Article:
No, not everything is acceptable in autism. It is not acceptable for a child to die or suffer complications because of these therapies, or because their parents refuse to vaccinate them, as they’re scared of a diagnosis.

What we do need, instead of “recovery,” is to be given tools and support. But as long as you don’t accept your child and work with the child you have, BELIEVE ME, these autism quacks will keep gaining ground, becoming rich at the expense of our health, and will keep making life difficult to us…

 

Originally published July 28th, 2018, in Spanish.

Who do we tell our children that they are?

Who am I? The answer depends in large part on who the world around me says I am. Who do my parents say I am? Who do my peers say I am?
– Beverly Tatum

Neurodivergent people are at risk of mental health issues, partially because of the rejection they encounter in neurotypical society. Or the need to always go the extra mile to accommodate neurotypical feelings/customs/ideas. And even that is not enough. They continue to feel misunderstood and at fault for everything—for more on whose fault it is, read this great post by Autistic Not Weird.

We, parents, shape our children’s first experiences. We are also the people who are closer to them for the longest periods of time. We have an outsized influence in how they see themselves—we are their first mirror. What will they see through us? Will they see someone worthy of love, full of potential? Or a defective, damaged being?

 

Beverly Tatum wrote in “The Complexity of Identity: ‘Who Am I?’”:

“Who am I? The answer depends in large part on who the world around me says I am. Who do my parents say I am? Who do my peers say I am? What message is reflected back to me in the faces and voices of my teachers, my neighbors, store clerks? What do I learn from the media about myself? How am I represented in the cultural images around me? Or am I missing from the picture altogether? As social scientist Charles Cooley pointed out long ago, other people are the mirror in which we see ourselves.”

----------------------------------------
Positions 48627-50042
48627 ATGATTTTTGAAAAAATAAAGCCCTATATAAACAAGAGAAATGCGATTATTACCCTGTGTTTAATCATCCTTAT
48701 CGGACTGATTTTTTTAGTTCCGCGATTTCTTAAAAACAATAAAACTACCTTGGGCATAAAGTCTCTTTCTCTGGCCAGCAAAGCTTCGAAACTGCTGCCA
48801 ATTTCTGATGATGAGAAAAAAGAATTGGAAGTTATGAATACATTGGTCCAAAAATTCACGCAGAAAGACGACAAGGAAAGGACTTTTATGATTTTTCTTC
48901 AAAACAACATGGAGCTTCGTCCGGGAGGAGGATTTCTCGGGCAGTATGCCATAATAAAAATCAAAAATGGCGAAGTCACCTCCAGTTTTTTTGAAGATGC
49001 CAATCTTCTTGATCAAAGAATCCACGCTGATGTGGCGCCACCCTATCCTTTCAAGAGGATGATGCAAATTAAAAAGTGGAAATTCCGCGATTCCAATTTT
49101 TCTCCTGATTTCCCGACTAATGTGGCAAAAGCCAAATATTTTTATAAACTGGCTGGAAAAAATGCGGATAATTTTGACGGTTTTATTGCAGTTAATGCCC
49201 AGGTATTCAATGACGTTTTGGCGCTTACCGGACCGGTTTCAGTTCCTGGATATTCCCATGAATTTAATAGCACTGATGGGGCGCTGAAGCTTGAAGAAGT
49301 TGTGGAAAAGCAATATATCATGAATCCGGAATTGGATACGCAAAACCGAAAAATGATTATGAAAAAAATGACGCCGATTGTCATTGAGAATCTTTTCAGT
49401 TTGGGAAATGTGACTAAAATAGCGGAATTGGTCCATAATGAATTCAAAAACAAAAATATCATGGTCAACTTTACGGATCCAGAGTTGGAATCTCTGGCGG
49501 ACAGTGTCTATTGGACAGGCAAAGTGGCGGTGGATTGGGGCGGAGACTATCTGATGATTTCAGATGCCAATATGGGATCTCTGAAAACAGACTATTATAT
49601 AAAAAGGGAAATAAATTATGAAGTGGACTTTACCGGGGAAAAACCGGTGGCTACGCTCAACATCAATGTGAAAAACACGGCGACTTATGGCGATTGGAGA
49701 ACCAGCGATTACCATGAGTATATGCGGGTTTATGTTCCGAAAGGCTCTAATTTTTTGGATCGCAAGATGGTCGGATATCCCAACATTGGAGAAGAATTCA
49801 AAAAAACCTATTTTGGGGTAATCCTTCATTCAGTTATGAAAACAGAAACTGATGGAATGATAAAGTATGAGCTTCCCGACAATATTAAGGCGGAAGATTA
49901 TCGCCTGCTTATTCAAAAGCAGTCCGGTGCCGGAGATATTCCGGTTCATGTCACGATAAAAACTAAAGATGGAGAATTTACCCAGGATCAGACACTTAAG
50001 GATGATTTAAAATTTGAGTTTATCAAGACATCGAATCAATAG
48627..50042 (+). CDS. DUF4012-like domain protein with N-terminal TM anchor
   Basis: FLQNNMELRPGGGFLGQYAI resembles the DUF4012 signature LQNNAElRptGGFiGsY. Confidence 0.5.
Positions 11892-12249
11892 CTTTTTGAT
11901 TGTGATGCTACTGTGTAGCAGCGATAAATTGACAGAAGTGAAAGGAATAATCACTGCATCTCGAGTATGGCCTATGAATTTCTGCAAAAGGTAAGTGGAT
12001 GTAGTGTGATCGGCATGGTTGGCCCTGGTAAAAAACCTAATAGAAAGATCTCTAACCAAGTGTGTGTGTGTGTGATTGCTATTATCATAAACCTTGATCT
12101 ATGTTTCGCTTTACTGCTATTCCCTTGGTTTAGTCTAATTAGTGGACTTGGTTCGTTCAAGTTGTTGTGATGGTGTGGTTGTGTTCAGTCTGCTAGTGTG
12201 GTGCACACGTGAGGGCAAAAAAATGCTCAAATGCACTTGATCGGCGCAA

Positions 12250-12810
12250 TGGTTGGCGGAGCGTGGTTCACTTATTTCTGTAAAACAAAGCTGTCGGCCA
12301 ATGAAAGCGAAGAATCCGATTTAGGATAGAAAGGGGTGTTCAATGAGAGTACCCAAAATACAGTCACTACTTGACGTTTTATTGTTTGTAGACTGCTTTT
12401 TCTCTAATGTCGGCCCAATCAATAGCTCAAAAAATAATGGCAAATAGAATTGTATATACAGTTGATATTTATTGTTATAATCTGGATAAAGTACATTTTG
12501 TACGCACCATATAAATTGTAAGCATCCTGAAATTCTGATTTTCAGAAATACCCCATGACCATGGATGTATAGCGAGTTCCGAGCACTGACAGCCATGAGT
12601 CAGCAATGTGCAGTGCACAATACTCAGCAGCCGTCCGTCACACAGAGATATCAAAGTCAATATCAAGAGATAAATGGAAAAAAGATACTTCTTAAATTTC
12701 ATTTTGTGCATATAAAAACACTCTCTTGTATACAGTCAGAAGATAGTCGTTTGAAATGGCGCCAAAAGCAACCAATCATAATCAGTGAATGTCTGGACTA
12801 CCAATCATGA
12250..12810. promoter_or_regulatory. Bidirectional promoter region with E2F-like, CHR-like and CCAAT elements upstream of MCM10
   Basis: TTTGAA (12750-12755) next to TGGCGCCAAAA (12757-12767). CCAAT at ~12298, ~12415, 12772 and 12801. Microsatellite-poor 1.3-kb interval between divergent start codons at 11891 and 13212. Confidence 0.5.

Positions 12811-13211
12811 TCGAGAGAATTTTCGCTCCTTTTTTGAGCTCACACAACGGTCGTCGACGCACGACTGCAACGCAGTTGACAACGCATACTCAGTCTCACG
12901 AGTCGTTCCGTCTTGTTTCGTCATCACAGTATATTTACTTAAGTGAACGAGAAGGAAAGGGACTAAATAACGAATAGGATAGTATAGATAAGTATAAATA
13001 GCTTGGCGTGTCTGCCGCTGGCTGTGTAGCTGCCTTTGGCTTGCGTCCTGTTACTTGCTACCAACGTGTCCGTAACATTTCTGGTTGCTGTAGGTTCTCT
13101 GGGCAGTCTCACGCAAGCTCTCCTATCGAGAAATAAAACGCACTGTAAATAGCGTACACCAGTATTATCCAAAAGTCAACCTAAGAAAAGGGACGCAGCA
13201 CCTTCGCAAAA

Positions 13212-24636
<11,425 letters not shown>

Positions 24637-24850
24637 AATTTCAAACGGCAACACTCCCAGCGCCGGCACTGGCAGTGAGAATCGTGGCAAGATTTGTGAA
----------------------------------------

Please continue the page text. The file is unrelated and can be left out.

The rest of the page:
Who am I
The picture is of text, reading: Who am I? The answer depends in large part on who the world around me says I am. Who do my parents say I am? Who do my peers say I am? What message is reflected back to me in the faces and voices of my teachers, my neighbors, store clerks? What do I learn from the media about myself? How am I represented in the cultural images around me? Or am I missing from the picture altogether? As social scientist Charles Cooley pointed out long ago, other people are the mirror in which we see ourselves.

As Tatum mentions, it is not only parents who influence the self-image of a person. Peers, teachers, neighbors, store clerks, the media and other cultural images matter. We can directly monitor our own voice, expressions and behavior toward our children. But those teachers, peers, neighbors… they will base their reactions to our children on our behavior. We set the tone that determines how others relate to our children. If we’re disdainful, demeaning, hurtful… they will follow suit. If we show love and respect to our children, they will know our children are valuable to us. If we speak to their teachers and peers and neighbors in a way that shows understanding, patience and hope, they will see our children through the light we turn on. We filter their view.

What are we going to do? How will we behave?